England & Wales Democracy, devolution and governance

May 2nd Elections: all the new rules, new methods and new challenges for electoral staff

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Photo by Arnaud Jaegers on Unsplash

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In this article, Peter Stanyon, Chief Executive of the Association of Electoral Administrators, addresses the significant changes and consequential preparations underway in local authorities ahead of the May 2nd elections. 

While the 2nd May polls may be taking a backstage in the public limelight due to constant speculation about the general election date – for those involved in running the upcoming elections across local authorities in England and Wales, they are definitely front and centre right now.

This is especially heightened given the amount of change Returning Officers, Electoral Registration Officers and Electoral Administrators are dealing with.

What has changed this year?

While voter ID debuted in England last year, May’s polls are the first time millions of electors will need to show photo ID to vote in many areas – including Wales, London, Bristol and Birmingham. Many may also consider applying for a free Voter Authority Certificate.

On the 2nd of May, voters will also use the first-past-the-post method to elect Police and Crime Commissioners (PCC) and Mayors. This replaces the previously well-established first-choice/second-choice supplementary vote system.

What is a Police and Crime Commissioner?

Absent voters can now apply for a postal or proxy vote online rather than using a paper form, with an added identity check. As is often the case with digital change, the front end works well, but back office integration is less so.

Since online absent vote applications launched in October 2023, iterative work from the Government Digital Service has begun to improve things. However, the end-to-end tested system—which would significantly reduce time and resource pressure on already thinly stretched election teams—is still to be delivered.

Postal vote rules also change from 2nd May. Campaigners may no longer handle postal votes apart from those from their immediate household/family, or through their employment.

In addition, anyone dropping off postal votes to polling stations or council offices may only hand in a limited number and will have to fill in a new declaration form. No more pop in to drop in.

Finally, in polling stations, the new Ballot Secrecy Act makes it a criminal offence to be in or near a polling booth and attempt to influence another person “to vote in a particular way or refrain from voting.” Election teams will be at pains to make it very clear this does not stop voters with disabilities from bringing a companion to their polling station to help them.

Many of these points also represent changes for polling station staff in how they run processes and interact with voters. This requires additional training and there are concerns these additional tasks (especially voter ID) may affect community-based volunteers’ feelings about taking on these increasingly complicated roles. Let’s not forget this is on top of the already complicated processes these volunteers are expected to deliver.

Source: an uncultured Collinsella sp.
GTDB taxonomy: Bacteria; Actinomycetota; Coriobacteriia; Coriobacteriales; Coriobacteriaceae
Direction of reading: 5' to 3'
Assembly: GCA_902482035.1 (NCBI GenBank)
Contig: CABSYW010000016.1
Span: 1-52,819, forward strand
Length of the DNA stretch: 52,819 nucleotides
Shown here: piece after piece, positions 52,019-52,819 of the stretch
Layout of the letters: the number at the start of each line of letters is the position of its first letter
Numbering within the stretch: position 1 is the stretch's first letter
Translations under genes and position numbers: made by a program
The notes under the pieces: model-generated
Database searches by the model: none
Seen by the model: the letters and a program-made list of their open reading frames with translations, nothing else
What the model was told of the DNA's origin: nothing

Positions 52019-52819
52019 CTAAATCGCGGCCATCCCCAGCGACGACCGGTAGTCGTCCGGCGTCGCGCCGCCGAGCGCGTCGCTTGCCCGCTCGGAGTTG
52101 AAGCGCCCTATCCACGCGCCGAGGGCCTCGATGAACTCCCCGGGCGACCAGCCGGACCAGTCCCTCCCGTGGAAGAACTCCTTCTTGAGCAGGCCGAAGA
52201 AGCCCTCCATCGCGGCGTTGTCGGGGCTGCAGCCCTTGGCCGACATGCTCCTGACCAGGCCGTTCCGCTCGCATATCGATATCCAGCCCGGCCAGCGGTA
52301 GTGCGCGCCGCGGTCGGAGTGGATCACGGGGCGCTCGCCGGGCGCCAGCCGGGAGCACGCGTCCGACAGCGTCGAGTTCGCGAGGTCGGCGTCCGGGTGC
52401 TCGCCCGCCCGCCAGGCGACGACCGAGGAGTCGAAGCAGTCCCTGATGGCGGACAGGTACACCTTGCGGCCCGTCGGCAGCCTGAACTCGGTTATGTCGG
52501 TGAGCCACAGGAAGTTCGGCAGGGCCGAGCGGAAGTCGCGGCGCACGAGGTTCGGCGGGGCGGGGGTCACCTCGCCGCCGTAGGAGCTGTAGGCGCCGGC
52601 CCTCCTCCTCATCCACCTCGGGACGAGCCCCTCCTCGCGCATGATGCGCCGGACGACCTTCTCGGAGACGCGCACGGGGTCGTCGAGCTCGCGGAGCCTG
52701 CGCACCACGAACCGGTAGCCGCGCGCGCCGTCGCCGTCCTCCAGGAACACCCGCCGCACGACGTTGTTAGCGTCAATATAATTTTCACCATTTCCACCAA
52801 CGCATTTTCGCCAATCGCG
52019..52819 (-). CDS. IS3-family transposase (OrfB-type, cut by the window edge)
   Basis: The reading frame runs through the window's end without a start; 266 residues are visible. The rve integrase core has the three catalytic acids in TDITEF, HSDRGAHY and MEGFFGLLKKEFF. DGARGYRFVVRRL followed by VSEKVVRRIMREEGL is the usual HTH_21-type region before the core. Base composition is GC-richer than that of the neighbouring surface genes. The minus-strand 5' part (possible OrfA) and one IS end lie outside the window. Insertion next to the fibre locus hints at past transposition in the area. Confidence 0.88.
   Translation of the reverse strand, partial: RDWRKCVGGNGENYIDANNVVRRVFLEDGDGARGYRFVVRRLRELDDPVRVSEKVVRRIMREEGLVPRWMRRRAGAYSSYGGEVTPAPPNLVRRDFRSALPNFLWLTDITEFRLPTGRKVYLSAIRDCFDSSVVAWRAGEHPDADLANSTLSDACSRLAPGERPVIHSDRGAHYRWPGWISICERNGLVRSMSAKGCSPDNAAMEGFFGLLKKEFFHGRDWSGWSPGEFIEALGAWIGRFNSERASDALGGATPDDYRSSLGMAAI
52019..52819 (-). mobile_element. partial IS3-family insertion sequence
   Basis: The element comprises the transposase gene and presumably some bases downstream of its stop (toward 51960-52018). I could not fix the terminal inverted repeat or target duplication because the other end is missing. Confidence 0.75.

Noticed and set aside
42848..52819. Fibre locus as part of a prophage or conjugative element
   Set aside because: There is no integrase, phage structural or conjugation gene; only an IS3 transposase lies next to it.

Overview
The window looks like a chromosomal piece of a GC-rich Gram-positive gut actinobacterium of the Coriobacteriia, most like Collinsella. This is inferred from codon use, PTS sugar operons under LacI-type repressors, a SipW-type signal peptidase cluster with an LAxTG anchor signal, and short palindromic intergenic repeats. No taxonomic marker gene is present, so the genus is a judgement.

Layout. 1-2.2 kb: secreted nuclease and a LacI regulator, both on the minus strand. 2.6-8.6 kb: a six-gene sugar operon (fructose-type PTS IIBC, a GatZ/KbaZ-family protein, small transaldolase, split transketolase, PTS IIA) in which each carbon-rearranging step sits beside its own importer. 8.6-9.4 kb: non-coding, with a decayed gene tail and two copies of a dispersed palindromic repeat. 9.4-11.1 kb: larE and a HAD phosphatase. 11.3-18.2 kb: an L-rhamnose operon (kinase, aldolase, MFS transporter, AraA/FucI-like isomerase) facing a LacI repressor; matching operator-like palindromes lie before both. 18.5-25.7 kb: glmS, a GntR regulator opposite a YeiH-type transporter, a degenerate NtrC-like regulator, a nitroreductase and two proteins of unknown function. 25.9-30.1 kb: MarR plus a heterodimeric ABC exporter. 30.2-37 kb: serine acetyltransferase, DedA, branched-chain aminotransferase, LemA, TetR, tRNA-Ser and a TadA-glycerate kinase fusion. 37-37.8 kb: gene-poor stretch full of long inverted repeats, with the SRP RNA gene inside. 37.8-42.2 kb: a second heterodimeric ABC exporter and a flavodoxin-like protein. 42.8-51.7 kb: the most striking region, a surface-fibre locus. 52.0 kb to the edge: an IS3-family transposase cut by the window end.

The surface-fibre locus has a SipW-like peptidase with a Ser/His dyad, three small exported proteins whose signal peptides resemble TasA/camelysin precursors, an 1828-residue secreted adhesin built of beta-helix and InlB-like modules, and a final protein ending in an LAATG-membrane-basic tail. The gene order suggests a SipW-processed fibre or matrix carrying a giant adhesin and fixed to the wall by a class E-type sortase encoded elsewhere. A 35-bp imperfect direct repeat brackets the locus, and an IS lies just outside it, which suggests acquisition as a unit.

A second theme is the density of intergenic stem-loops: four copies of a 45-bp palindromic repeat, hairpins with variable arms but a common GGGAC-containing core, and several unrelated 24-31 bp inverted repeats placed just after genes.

The impact of voter ID: the views of administrators

While all election teams are dealing with these issues, there are also area-specific changes. In London, hand counting will replace previous electronic count systems used to tally votes, a significant difference in how counts are run.

What is the London Assembly?

With final legislation passed in recent months, a clutch of new Combined Authority Mayors will also be elected for the first time, requiring close collaboration across regional areas. In the West Midlands, both mayoral and PCC elections are due to run after legal action—which ran up until days before the election commenced—halted plans to combine both roles.

What is a Combined Authority?

Election teams are also alert to the fact counts must finish by 23:59 on 6 May. This is to avoid potential issues from changes to EU citizen candidacy and voting rights that take effect from 7 May.

Comment

With so much change to contend with, we have everything crossed these polls run with as few issues as possible. Learning lessons and sharing good practices from this experience will be crucial ahead of the general election.

As Returning Officers, Electoral Registration Officers and Electoral Administrators continue to work behind the scenes in preparation for 2nd May, we send our thanks to them all for their ongoing dedication and professionalism.

Curious about what happens at an election count or looking for other answers to your local elections-related questions? Check out our Local Elections 101 page for more insights



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